Hyponatremia Clinical Update, August 9, 2011

The latest clinical research into the causes and treatment of hyponatremia.

A new study provides evidence that brain natriuretic peptide (BNP) plasma concentrations increase rapidly after traumatic brain injury (TBI). Plasma BNP concentrations are correlated with hyponatremia in severe TBI patients but not in mild and moderate TBI patients.

Furthermore, patients with elevated intracranial pressure (ICP) have a higher serum BNP level in the first four days after injury, according to Chinese researchers, who published the study in the Journal of Trauma.

The role of BNP after TBI remains unclear, and its relationship with hyponatremia is still controversial, the researchers noted. The aim of their study was to investigate the secretion pattern of N-terminal (NT)-proBNP in patients with TBI and to assess the relationship between NT-proBNP, sodium balance, and ICP.

For the study, the researchers measured serum NT-proBNP levels of 84 patients with isolated TBI on a daily basis from day one to day 14 after injury. On average, the peak of BNP level was measured at 703.9 pg/mL ± 179.1 pg/mL on day three after injury, which was correlated to the severity of TBI.

“Among patients with severe TBI, plasma NT-proBNP concentrations in patients with hyponatremia were statistically higher than those without hyponatremia (P< 0.05),” the researchers wrote in the study abstract. “In the hyponatremic group, the plasma NT-proBNP increased to a peak of 1001.16 pg/mL ± 131.52 pg/mL within 48 hours after injury and maintained at a high level for three days.”

In the normonatremic group, the plasma NT-proBNP reached a peak of 826.43 pg/mL ± 337.43 pg/mL on day five and quickly decreased thereafter. In addition, we found plasma NT-proBNP concentrations in patients with ICP >15 mm Hg were significantly higher than those in patients with ICP ≤15 mm Hg (P<0.01).

Cerebral Salt Wasting Syndrome in Post-Operative Pediatric Brain Tumor Patients

The diagnosis of (cerebral salt wasting syndrome) CSWS should be strongly considered in hyponatremic pediatric patients with significant natriuresis following brain tumor resection, and a treatment initiated promptly to prevent neurologic sequeleae, according to a study published recently in Neurocritical Care.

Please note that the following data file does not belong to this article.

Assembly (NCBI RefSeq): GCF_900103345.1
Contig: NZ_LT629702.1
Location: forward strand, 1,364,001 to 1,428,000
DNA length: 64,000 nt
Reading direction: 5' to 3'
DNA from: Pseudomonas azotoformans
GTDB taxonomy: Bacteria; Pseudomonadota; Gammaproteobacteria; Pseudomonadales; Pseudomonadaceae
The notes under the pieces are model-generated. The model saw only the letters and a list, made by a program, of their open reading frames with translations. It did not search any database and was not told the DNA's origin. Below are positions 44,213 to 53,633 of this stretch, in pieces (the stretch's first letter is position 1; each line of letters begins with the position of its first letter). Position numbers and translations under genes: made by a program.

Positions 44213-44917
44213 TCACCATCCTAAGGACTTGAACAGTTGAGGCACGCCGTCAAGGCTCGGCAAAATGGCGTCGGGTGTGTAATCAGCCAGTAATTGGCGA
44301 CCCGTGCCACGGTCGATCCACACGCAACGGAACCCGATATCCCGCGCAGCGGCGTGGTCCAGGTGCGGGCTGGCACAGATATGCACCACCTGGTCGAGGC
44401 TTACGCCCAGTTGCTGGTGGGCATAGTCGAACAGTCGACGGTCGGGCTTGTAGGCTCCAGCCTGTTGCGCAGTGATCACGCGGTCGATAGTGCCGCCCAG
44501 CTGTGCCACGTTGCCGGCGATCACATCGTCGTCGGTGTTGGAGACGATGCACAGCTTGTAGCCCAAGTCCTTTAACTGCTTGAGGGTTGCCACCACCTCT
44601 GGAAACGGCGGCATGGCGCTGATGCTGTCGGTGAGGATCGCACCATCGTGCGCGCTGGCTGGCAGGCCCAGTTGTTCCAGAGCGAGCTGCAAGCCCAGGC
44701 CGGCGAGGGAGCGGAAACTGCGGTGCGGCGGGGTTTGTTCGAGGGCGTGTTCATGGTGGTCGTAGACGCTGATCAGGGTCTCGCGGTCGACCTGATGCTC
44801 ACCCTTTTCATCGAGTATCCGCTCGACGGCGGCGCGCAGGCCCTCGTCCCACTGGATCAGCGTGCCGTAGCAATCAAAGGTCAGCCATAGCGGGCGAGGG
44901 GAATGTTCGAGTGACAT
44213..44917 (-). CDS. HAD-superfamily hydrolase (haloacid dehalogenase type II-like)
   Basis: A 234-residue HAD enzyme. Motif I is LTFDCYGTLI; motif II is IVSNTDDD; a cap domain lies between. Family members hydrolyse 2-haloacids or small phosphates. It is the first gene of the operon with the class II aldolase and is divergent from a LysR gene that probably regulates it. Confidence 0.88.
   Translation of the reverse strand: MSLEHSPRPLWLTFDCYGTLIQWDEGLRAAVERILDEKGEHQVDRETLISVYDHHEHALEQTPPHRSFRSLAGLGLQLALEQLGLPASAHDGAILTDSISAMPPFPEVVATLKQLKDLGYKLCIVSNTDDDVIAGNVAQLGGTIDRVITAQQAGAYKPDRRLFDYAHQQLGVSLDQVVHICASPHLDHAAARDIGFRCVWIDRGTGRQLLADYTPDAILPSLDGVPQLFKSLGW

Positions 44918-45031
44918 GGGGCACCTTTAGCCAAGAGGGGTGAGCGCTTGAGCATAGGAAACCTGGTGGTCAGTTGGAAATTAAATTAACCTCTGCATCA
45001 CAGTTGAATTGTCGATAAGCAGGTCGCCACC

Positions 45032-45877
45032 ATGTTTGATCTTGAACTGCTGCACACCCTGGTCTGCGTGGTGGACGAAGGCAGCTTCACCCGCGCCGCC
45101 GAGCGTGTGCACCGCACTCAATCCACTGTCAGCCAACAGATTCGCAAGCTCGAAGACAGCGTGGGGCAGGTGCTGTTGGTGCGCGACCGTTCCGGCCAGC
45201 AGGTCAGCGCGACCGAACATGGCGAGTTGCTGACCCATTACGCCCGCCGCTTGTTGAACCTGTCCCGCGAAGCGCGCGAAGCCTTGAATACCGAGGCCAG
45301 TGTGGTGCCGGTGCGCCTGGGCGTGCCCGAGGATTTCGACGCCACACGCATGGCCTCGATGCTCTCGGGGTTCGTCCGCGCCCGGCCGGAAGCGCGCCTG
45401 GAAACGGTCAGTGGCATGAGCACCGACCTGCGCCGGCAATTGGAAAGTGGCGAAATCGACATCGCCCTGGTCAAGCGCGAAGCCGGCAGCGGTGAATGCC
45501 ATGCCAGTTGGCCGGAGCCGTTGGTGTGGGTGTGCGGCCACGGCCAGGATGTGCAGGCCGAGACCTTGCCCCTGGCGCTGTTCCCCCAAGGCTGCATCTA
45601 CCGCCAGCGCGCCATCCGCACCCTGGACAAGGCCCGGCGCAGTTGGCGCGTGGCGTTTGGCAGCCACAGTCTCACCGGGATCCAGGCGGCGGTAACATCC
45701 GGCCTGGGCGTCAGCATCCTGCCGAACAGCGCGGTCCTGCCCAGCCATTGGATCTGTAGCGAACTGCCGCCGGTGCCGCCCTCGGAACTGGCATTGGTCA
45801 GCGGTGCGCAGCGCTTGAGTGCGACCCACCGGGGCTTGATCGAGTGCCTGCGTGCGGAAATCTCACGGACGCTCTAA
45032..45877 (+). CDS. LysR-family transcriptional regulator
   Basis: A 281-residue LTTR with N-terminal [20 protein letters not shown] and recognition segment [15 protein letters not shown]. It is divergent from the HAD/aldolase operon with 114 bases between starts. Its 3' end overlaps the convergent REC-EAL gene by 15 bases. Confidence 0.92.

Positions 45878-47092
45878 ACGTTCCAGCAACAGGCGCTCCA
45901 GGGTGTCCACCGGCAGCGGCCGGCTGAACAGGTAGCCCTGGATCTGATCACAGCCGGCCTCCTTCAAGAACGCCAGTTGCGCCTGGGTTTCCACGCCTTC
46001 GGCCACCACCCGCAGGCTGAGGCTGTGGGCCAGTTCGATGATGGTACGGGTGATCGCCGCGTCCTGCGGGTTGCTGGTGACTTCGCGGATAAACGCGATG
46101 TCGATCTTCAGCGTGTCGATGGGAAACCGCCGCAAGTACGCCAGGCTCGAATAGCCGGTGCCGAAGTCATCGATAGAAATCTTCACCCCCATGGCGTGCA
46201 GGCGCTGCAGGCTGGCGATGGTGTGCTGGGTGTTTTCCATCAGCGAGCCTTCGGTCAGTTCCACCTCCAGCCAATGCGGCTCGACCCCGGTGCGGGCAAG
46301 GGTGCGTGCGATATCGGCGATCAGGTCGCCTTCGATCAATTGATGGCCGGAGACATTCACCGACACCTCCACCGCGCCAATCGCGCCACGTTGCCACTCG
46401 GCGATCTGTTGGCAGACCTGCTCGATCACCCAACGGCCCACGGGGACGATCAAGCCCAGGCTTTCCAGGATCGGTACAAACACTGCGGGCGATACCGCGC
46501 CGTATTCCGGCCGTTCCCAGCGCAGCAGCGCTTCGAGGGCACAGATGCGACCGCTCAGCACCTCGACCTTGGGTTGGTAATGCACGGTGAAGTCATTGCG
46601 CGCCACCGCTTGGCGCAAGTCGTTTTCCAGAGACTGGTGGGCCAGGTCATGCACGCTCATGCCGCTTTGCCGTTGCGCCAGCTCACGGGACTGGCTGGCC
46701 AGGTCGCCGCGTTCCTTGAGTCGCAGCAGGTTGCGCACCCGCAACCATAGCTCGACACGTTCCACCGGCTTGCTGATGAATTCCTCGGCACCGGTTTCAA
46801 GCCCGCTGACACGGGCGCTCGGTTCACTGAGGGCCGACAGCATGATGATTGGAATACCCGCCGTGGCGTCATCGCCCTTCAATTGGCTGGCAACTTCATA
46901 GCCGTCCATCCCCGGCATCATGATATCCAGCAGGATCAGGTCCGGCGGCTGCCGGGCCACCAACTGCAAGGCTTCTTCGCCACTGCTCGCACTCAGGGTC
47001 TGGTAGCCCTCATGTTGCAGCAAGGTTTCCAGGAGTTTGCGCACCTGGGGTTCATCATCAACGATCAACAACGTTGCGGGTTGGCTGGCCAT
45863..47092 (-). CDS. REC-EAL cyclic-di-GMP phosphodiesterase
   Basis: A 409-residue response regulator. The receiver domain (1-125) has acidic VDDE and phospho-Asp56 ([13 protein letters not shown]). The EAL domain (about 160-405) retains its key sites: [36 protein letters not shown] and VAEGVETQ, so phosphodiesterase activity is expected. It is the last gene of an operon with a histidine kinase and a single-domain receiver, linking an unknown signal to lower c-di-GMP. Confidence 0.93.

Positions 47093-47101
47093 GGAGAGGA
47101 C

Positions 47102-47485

“CSWS and the syndrome of inappropriate antidiuretic hormone [SIADH] are both causes of hyponatremia in pediatric neurosurgical patients, often with similar presenting symptoms; however, despite similar clinical characteristics, the treatment for CSWS and SIADH can be drastically different, which makes the distinction critical for post-operative treatment,” the authors wrote in the study abstract. The researchers were led by Douglas A. Hardestry, MD, of the Department of Neurosurgery at Children’s Hospital of Philadelphia and the University of Pennsylvania Medical Center

“Further complicating matters are the exact mechanism for CSWS, which remains unclear, and the [fact that the] incidence and severity of CSWS is not well studied in pediatric neurosurgical patients. We hypothesized that CSWS occurs frequently in post-operative brain tumor patients and is an important cause of post-operative hyponatremia in these patients.”

The authors designed a single institution retrospective cohort study of all pediatric brain tumor patients undergoing craniotomy for tumor resection at their institution between January 2005 and December 2009.

According to the study abstract, of the 282 patients undergoing 291 operations, post-operative CSWS was identified in 15 cases (5%), and was more frequently observed than SIADH (nine cases, 3%).

“Median onset of CSWS was on post-operative day three, lasting a median of 2.5 days. Patients with CSWS were more likely to have suffered post-operative stroke (40 vs. 4.6%, P < 0.001), have chiasmatic/hypothalamic tumors (40 vs. 3.8%, P = 0.002), and be younger (mean age 5.9 vs. 9.7 years, P = 0.01) than eunatremic patients. In addition, nearly half of the patients with CSWS (47%) had post-operative hyponatremic seizures,” the authors concluded in the abstract.

SourcesTerminal Pro-B-Type Natriuretic Peptide in Patients With Isolated Traumatic Brain Injury: A Prospective Cohort Study [Journal of Trauma]Cerebral Salt Wasting Syndrome in Post-Operative Pediatric Brain Tumor Patients [Neurocritical Care]